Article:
The city of Indianapolis and Indy’s chapter of the Local Initiatives Support Corp. helped flesh the idea out, in a process that included another survey. Indianapolis allocated about $1 million of its $420 million in federal American Rescue Plan haul as initial funding for Equity1821.
Wolley also brought other organizations into the fold, including the Indianapolis Urban League, the Indiana Black Expo and the African American Coalition of Indianapolis, all of which have leaders on Equity1821’s majority-Black founding board.
“This is Black organizations coming together and trying to figure out how to solve the problem,” Wolley said.
And the CDFI won’t be about just the loans.
Some want additional support built up around the fund.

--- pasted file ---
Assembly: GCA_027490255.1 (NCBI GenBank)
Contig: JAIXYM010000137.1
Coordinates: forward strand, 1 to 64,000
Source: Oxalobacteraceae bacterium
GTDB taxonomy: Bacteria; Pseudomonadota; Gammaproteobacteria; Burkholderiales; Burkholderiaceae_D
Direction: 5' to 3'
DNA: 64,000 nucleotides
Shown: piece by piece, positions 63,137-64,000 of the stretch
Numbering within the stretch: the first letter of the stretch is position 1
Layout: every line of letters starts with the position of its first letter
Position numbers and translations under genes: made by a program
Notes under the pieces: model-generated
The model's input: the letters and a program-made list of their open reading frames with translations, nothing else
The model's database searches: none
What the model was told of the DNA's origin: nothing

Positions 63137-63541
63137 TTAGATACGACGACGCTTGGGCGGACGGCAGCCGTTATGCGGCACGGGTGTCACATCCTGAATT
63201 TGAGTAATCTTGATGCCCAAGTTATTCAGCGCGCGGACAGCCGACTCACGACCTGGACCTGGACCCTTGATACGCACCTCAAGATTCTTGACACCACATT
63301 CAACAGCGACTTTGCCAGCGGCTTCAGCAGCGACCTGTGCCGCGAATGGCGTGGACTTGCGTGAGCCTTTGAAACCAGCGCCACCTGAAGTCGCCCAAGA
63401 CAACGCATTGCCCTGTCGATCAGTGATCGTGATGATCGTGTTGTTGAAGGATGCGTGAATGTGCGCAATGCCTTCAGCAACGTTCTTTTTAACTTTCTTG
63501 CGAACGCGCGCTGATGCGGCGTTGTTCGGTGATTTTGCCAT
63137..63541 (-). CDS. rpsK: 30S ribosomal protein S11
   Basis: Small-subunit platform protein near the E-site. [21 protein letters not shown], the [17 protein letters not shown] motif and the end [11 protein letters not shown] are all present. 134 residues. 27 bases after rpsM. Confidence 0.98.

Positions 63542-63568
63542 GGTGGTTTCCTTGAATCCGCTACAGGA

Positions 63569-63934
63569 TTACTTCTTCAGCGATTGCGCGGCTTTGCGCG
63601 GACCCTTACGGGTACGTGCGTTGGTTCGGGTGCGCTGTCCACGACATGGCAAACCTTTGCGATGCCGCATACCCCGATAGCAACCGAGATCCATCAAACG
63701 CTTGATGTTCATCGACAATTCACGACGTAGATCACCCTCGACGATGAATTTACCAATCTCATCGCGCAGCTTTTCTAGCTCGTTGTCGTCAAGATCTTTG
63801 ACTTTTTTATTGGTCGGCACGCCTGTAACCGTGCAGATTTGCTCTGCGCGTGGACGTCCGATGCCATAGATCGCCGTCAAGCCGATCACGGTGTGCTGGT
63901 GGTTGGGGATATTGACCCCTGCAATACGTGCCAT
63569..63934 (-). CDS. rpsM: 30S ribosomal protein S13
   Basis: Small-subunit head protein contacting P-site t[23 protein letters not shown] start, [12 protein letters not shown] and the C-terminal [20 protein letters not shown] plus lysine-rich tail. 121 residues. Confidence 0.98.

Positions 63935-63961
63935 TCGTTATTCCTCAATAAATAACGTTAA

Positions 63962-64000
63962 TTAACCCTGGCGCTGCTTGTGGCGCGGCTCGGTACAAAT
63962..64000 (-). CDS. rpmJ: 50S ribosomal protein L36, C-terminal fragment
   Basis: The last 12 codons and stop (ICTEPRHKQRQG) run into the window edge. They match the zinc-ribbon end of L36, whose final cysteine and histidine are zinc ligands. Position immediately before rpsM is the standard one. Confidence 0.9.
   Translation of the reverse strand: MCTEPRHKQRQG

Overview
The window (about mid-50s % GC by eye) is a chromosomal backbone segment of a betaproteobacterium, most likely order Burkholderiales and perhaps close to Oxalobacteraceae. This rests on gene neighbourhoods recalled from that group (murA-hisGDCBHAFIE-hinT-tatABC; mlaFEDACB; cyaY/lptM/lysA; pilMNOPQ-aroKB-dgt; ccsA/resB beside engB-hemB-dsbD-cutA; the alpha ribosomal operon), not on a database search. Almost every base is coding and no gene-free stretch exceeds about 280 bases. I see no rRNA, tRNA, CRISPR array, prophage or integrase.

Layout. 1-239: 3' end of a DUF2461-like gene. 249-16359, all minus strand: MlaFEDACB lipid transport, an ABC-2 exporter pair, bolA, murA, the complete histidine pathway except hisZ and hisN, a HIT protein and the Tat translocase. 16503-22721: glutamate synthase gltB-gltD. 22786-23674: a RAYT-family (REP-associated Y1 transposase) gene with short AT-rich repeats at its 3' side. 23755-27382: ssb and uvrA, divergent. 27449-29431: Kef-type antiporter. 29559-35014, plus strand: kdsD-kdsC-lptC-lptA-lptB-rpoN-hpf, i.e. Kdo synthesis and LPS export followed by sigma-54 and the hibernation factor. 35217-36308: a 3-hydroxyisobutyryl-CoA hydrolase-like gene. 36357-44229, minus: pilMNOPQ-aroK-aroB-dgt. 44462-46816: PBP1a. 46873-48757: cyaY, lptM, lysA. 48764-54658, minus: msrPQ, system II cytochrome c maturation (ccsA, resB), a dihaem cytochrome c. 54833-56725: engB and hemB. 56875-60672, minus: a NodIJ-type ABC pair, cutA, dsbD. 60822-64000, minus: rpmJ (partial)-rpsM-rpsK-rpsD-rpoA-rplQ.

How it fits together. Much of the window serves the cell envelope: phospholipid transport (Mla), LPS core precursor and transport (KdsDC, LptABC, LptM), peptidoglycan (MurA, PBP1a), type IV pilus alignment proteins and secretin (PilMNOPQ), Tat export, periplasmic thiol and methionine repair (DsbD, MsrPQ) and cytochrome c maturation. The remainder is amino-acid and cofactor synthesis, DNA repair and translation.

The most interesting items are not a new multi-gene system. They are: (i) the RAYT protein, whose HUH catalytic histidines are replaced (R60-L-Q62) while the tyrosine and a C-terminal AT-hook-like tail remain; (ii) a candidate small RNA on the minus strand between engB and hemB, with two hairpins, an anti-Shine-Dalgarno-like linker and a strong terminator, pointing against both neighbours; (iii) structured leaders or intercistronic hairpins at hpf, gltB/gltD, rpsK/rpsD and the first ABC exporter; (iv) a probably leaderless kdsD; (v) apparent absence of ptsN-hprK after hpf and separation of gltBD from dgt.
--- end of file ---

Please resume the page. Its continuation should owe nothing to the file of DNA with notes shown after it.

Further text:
NaShara Mitchell, who teaches courses on entrepreneurship and innovation at Butler University, said the CDFI could be an opportunity to help businesses understand what they’d be getting into, but also to plan longer term.
“[It would be] understanding the entire process, from the application—what it means, what are the loan terms, what information is needed—to also making sure both sides understand the purpose of the loan,” said Mitchell, who also directs Butler’s Innovation Lab. “What is the actual business plan for growth and development? … It’s that kind of advising and coaching to go along with it, not just, ‘Here’s the money.’”
Fuqua, who used savings to launch her beauty school, said she’d go right to her accountant if presented with a loan opportunity—and that she’d want to see the fund practicing responsible lending.